Within an hour we were on our way. From Iñapari it is 170km of dirt road to the river at Puerto Maldonaldo, the main town in this jungle region of Eastern Peru. The dirt road was wide and dry, and the first 100km having been recently improved, the result of a bilateral agreement with Brazil. Traffic was expected with the new bridge from Brazil and as usual funding was offered by the Brazilians so that their trucks might have access to ports on the Pacific — a dream not yet quite reality. It was late in the evening so we stopped in a large sleepy town to recharge our batteries for the long drive the following day. I wanted to get as many kilometers under our belt as possible as the rainy season was imminent and we had passed through some heavy rainfall in southern Brazil already. Just one inundation could add days if not weeks to this trip.

The road from Iñapari to the crossing to Puerto Maldonaldo was excellent for the first 100km or so, that road being built by the Peruvian Federal government. The last stretch was very rutted and I was very glad that it had not rained recently. This bad stretch was to be improved by the local authorities but the monies for construction has mysteriously vaporized leaving this mess. Local authority corruption is endemic in most countries including my own but is particularly bad in Latin America. The Peruvian papers report that Peru’s international index of corruption had come perilously close to 3.0, considered the point at which corruption is so endemic as to be almost impossible to fix.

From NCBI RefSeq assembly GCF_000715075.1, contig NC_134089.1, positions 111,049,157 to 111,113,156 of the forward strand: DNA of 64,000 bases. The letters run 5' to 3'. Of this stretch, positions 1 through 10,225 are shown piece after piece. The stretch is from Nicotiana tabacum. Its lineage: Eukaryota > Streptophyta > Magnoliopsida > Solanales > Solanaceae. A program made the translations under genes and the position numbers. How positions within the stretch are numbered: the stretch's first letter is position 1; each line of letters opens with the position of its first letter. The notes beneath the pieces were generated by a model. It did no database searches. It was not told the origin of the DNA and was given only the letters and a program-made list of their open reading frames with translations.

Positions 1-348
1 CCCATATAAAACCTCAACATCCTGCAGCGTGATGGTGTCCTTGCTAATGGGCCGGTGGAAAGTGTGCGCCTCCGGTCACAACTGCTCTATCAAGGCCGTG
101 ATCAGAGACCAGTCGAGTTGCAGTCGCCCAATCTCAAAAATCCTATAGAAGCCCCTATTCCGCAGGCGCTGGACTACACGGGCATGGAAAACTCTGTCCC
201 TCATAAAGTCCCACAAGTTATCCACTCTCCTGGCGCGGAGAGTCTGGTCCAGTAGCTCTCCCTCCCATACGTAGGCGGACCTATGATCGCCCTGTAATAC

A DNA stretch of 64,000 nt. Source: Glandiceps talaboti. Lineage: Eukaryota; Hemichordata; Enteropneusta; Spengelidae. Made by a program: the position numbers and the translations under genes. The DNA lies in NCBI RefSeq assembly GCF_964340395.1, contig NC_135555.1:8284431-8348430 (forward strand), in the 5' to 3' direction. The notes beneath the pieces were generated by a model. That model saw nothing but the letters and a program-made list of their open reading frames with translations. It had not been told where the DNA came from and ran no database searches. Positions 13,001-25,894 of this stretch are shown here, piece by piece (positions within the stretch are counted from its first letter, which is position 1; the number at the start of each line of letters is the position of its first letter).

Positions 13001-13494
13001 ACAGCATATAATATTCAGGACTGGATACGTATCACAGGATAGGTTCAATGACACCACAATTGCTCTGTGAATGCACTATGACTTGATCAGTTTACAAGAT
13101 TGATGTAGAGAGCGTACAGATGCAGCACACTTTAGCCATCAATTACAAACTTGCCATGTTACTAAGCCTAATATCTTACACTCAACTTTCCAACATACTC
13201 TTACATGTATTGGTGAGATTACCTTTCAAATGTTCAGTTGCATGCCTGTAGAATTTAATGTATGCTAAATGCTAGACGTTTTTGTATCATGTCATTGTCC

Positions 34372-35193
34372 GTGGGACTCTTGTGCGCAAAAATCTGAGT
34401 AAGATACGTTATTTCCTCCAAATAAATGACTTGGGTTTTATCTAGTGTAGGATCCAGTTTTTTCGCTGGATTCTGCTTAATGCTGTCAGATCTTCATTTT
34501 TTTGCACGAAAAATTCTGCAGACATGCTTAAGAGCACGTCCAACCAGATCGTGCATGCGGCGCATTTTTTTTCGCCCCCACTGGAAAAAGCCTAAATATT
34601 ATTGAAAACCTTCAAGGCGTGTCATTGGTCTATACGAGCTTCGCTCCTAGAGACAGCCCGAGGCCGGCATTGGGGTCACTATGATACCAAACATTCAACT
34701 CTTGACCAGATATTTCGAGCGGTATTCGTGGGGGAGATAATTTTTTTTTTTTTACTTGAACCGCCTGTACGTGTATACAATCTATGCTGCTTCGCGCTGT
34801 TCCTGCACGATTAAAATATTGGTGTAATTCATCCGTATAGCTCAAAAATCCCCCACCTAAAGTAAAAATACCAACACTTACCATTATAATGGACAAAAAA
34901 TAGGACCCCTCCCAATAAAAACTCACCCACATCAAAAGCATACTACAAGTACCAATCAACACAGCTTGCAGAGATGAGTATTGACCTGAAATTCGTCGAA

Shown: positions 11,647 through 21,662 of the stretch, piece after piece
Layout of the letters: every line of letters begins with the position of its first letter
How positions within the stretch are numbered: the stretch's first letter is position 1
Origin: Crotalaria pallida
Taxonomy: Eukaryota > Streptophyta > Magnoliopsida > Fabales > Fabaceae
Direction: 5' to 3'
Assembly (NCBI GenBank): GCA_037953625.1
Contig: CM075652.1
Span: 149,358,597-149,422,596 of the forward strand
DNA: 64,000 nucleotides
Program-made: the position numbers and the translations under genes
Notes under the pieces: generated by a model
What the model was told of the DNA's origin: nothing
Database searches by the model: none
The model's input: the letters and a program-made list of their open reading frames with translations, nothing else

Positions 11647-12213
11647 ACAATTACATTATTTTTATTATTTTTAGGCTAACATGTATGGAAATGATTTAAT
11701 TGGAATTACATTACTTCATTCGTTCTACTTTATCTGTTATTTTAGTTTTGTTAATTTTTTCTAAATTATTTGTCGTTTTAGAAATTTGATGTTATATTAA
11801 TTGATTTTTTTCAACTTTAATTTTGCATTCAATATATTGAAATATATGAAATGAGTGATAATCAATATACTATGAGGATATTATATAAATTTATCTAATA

We arrived at the port and could see the town of Puerto Maldonaldo on the other side. I drove down the ramp and quickly passed to the other side on a makeshift single car ferry made from a platform mounted on two canoes. This time the planks were wider and made of thick mahogany. We got across in two shakes of a lamb’s tail.

After breakfast we set off from Puerto Maldonaldo eagerly awaiting our first glimpse of mountains since southern Venezuela. We had been months in the jungle and the prospect of cool air was as alien as it was delicious. In the early afternoon we started to climb and the road suddenly became very narrow and steep, switchback after switchback best taken in 4WD low.